• So you didn't see Woodstock live August 15-18, 1969, but a lot of young people like me watched Dick Cavett on August 19, 1969. Guests included Joni Mitchell (who was not at Woodstock), Jefferson Airplane, Stephen Stills and David Crosby who were at Woodstock. I love when Stephen shows off his Woodstock mud from his jeans. Where was Graham Nash? (He was there but off camera because his visa wouldn't allow him to do TV in America at the time.)
  • Joni Mitchell singing her song Woodstock, in 1970 on the BBC.
  • Some Woodstock moments in time...
 and somethings new-
  • The 2019 Woodstock lineup at Bethel Woods included- John Fogerty, Arlo Guthrie, Santana, Ringo Starr and His Allstar Band, Tedeschi Trucks Band, The Doobie Brothers, and Edgar Winter. It would have been fun to be there. From the Poughkeepsie Journal, I watched a couple on video who said they were 14 and in Junior High, living in the region, and their parents wouldn't dare let them go to the original at that age. They were there this time to soak it all in live, and with some perspective. I like to think they represented me...
  • I could only find live video of Ringo... I have interviews with John Fogerty and Arlo.
  • and, look what they have done with the place! If you get a chance, go to the Bethel Woods story link above and the Poughkeepsie Journal stories with videos.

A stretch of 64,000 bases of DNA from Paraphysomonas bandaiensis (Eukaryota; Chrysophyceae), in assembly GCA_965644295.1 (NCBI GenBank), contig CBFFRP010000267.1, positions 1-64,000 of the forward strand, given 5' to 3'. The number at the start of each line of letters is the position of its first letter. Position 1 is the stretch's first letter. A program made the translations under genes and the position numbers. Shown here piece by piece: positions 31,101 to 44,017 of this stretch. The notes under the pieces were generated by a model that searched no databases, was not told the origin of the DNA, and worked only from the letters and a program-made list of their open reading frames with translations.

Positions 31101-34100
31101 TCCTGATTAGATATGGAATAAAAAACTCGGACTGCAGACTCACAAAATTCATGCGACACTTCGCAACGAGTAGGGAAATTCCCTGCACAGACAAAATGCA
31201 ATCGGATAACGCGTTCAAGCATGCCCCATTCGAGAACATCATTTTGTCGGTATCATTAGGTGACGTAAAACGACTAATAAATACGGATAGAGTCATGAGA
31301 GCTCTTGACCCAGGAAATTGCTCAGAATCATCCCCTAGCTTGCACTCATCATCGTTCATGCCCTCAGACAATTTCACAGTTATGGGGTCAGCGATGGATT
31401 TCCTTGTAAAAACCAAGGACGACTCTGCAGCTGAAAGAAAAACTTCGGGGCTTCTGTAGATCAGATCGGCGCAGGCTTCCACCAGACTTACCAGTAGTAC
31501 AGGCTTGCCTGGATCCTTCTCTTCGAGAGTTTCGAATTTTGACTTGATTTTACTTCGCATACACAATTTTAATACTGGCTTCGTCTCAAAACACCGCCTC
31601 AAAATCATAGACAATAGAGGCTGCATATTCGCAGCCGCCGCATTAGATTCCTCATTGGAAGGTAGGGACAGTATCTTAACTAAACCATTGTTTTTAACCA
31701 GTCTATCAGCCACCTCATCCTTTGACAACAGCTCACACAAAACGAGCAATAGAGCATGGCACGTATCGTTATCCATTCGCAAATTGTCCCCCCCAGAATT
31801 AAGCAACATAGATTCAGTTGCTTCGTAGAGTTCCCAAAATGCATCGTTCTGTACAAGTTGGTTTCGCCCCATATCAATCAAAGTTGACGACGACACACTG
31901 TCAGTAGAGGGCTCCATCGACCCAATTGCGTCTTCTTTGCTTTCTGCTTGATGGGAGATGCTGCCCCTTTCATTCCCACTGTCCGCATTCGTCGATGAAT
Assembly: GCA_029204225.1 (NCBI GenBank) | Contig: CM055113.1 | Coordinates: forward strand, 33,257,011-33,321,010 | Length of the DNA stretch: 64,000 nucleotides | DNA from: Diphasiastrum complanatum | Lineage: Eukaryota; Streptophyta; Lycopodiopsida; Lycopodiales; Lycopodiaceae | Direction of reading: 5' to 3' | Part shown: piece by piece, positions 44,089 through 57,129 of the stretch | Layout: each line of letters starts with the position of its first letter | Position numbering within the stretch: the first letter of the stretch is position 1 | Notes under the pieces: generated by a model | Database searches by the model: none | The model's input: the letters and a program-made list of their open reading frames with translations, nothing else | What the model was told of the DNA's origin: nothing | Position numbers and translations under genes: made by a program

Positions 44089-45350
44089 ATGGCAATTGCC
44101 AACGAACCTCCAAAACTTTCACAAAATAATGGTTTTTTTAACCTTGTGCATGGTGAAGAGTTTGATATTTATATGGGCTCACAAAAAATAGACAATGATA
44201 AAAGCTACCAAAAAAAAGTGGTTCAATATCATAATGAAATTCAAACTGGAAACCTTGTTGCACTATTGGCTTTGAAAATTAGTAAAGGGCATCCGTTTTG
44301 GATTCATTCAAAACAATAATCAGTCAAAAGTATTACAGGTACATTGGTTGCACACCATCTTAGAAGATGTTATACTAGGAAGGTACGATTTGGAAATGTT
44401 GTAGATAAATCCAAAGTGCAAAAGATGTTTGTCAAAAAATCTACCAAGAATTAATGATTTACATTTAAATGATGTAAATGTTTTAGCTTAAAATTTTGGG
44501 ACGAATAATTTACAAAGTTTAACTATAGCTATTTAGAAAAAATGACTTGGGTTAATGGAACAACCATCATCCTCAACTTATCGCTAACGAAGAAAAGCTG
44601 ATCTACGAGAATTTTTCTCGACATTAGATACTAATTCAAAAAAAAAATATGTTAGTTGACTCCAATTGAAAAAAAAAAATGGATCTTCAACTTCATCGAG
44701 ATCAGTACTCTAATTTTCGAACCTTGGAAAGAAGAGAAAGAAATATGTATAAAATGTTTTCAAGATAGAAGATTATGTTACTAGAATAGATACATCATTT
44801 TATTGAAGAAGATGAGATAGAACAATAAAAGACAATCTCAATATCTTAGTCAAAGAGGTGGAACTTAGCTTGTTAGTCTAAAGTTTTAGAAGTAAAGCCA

• The 50th anniversary made me think of Max. Where have you gone Joe DiMaggio, and Max Yasgur?
    John Fogerty performs on the final day of the 50th anniversary of Woodstock
    at Bethel Woods Center for the Arts in Bethel on Sunday, August 18, 2019. (Photo: John Meore/The Journal News)

    Enjoy my friends!

Monday, August 12, 2019

Summer Tunes

La Jolla Shores Beach Bonfire

Summer Tunes
is a playlist I started a couple of years ago. Here's a major update with 100+ (and counting) YouTube videos that is the perfect long-playlist for any summer activity. Enjoy my friends!

Monday, August 5, 2019

Bruce Springsteen, Western Stars



Western Stars is Bruce Springsteen's nineteenth studio album released on June 14th. I think the album is timely in that the late 60's and the "California Sound" are all the rage with a new crop of movies and documentaries covering the subject.

Here's a list of films I can't wait to see-
If you haven't noticed, I'm personally obsessed with the 60's in general but the sweet spot for me is LA from the mid 60's to the early 70's.

Bruce pays homage to that era of songwriting with thirteen new gems of his own. This theme-oriented album harks back to the days of listening to entire albums at a sitting. I would recommend you make time to do the same. Enjoy my friends!

And...
I'm introducing a new feature today for my Monday Monday Music playlists by creating a Spotify Playlist to duplicate my YouTube Playlist for each blog. Spotify Playlists can be downloaded to your phone if you want to listen to to my playlists offline. However, you do have to be a Spotify Premium Member ($9.99 a month) to download songs, albums and playlists. Thanks to loyal reader and great friend Paul Hobbs for this suggestion!

Click here for my first Spotify Playlist - Bruce Springsteen, Western Stars